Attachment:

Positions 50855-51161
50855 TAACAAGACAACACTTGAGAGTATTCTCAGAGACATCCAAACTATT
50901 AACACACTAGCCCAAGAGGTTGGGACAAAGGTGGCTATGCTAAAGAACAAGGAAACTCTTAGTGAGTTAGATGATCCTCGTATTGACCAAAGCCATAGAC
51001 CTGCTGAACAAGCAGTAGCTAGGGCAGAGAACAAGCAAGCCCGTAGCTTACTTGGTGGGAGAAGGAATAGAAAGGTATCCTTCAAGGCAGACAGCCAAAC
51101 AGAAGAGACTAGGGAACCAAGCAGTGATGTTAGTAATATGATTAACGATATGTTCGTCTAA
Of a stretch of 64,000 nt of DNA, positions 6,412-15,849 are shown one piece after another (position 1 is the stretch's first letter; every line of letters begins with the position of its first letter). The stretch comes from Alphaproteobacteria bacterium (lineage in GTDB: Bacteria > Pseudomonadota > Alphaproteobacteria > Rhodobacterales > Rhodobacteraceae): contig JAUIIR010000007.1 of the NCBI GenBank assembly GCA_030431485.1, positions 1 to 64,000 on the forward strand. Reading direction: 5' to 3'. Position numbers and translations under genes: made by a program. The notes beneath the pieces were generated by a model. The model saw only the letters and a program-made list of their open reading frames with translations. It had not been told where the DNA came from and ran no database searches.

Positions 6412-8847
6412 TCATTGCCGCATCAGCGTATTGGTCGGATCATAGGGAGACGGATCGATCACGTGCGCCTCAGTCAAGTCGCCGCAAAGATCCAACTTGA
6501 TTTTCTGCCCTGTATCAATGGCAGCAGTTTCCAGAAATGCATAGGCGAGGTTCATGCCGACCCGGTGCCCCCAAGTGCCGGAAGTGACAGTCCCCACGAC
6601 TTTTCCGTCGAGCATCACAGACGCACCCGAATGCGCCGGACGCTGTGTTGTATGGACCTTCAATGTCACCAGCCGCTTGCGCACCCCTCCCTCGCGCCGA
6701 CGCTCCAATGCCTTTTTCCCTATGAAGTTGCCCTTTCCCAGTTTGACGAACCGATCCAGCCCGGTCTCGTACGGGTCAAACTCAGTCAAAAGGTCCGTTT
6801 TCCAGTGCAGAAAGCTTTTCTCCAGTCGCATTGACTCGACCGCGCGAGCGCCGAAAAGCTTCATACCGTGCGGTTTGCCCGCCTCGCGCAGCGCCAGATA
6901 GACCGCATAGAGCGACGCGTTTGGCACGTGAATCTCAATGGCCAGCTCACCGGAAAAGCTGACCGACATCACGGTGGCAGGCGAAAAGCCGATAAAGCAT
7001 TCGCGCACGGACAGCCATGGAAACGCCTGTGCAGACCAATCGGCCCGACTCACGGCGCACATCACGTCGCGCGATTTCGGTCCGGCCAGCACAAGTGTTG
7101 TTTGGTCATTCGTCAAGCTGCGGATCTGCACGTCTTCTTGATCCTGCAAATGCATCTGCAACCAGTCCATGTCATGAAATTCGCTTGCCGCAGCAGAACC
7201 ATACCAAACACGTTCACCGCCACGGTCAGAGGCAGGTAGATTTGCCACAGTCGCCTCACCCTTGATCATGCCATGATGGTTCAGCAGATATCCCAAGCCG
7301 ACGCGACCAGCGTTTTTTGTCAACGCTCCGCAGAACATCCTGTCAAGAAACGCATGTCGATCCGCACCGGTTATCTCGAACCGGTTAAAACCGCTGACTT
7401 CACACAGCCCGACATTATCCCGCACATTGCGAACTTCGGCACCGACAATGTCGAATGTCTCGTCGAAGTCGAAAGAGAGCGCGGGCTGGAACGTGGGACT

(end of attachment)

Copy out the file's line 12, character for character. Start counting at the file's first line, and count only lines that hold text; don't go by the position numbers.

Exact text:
6801 TCCAGTGCAGAAAGCTTTTCTCCAGTCGCATTGACTCGACCGCGCGAGCGCCGAAAAGCTTCATACCGTGCGGTTTGCCCGCCTCGCGCAGCGCCAGATA